Psoriasis is a fairly common skin condition characterized by skin redness, irritation and scaly patches. It can occur anywhere on the body and is found commonly on the knees, elbows, scalp and lower back. Currently, it affects one to three percent of the U.S. population.
Psoriasis causes the skin cells to grow too quickly. Ordinarily, skin cells grow and flake off in four-week cycles. When someone has psoriasis, this process can occur in days instead of weeks. This causes thick patches, called plaques to form.

According to the National Psoriasis Foundation, there are five different forms of psoriasis, which include:
Plaque psoriasis: Presents as red patches.
Guttate: This type of psoriasis looks like small red spots on the skin.
Inverse: Presents as red lesions within the folds of the body.
Pustular: Contains pustules surrounded by red skin.
Erythrodermic: Shows itself as exfoliation and hot redness.
There are several triggers that may intensify the symptoms of psoriasis. Common triggers include, stress, certain medicines, and the hot Arizona sun (among other possible weather conditions).

Available treatments for psoriasis range from creams and ointments, to prescription medicines and other medical treatments. The purpose of psoriasis treatment is to reduce inflammation by slowing the rapid growth of skin cells. Steroid based creams are one example of a treatment used to relieve itching and reduce inflammation. This occurs by blocking the production of more cells.
The following is a current list of treatments used to reduce or eliminate the symptoms of psoriasis. While there is no cure, many of these treatments can provide significant relief.
Topical treatments: These are medicines applied to the skin and can reduce inflammation by balancing or slowing skin cell reproduction. Examples of topical treatments include vitamin D compounds and topical corticosteroids. Salicylic Acid and Coal Tar are both approved by the FDA as treatments for psoriasis. (Most mild cases can be treated with skin products).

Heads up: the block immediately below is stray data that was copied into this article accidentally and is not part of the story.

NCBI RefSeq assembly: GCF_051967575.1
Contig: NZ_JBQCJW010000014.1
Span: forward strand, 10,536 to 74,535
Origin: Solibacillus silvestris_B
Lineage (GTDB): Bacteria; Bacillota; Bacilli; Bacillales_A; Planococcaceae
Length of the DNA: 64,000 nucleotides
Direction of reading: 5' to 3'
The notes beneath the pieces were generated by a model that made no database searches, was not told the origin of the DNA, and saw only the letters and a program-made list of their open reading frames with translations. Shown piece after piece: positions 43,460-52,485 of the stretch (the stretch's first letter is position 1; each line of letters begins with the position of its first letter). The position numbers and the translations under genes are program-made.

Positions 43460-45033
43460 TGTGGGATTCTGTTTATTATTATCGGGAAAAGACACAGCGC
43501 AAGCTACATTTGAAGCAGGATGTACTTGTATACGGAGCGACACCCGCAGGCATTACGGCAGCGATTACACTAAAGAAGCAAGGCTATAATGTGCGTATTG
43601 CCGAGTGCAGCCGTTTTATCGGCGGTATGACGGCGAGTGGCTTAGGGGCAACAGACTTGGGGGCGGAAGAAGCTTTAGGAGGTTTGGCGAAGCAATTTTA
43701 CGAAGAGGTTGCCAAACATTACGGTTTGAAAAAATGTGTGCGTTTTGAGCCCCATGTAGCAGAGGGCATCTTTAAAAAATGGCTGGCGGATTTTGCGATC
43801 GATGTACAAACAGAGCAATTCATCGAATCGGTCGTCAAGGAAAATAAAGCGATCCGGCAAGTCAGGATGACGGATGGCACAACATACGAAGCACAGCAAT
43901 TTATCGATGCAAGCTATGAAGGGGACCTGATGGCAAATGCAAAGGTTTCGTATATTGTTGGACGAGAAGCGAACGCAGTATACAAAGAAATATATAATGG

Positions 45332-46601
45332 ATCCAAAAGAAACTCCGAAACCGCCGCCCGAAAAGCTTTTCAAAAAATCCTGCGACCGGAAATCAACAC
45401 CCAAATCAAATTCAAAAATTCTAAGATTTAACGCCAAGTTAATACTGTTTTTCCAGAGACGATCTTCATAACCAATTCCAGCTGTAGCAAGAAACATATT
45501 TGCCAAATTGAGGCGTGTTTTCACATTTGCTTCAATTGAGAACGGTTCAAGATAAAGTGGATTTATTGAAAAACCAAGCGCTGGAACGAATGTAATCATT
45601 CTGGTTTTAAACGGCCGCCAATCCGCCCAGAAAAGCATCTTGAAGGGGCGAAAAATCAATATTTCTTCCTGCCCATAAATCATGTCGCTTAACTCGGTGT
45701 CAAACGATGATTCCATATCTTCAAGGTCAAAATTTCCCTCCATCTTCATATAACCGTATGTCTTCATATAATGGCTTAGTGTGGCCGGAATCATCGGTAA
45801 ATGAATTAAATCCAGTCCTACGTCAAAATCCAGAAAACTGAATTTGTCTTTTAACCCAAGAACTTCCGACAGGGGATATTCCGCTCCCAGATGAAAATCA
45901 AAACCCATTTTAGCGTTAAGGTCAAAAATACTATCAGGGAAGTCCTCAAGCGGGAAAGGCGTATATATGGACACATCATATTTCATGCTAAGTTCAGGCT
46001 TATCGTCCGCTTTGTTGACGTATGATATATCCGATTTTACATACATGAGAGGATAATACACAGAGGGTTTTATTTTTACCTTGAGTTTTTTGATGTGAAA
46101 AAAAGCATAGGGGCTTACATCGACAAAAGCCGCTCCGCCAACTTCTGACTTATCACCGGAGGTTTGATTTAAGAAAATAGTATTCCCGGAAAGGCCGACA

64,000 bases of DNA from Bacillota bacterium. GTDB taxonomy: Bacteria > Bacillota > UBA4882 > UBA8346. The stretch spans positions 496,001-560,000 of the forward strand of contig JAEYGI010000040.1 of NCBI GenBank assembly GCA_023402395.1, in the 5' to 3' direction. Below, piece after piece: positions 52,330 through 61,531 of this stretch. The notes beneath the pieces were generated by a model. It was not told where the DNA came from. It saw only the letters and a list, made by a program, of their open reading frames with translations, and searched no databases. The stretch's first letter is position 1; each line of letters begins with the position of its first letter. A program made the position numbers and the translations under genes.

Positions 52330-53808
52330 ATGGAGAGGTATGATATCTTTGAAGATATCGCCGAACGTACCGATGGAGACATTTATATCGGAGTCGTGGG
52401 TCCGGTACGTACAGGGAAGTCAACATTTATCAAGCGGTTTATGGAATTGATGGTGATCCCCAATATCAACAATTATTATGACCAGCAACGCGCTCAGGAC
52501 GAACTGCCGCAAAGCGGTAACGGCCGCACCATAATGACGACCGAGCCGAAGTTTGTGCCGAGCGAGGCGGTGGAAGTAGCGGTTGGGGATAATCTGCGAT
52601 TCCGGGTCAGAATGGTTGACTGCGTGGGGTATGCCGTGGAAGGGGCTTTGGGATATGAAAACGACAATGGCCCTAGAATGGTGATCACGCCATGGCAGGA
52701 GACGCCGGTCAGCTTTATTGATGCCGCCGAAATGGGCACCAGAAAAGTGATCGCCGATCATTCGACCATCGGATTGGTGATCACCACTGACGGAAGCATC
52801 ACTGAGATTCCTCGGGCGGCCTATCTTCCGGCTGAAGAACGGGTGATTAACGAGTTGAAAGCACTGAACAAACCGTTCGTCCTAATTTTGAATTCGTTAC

Biologics: These are drugs given intravenously or by injection. They work to suppress specific parts of the immune system proven to be overactive in psoriasis.
Phototherapy: This is a form of light therapy. This type of therapy requires the supervision of a doctor. It involves exposure of the skin to UV light on a consistent basis.
Occlusion Therapy: With this type of treatment, a topical is applied to the psoriasis lesions. Then the area is covered with some type of dressing, such as cellophane or plastic wrap. It is recommended to meet with a doctor before beginning occlusion therapy.
Luckily psoriasis is not a contagious condition. However, it’s important to note that all medications, as with any medical condition, come with possible side effects. The diagnosis of psoriasis is most commonly made by a complete inventory of the patient’s family history, medical history, and a physician examination. In certain cases, additional tests and procedures may be necessary to complete the diagnosis.

Dermatologists specialize in the diagnosis and treatment of psoriasis. Contact Dr. Senait Dyson, our skin doctor in Tucson at (520) 838-0777 before beginning psoriasis treatment.

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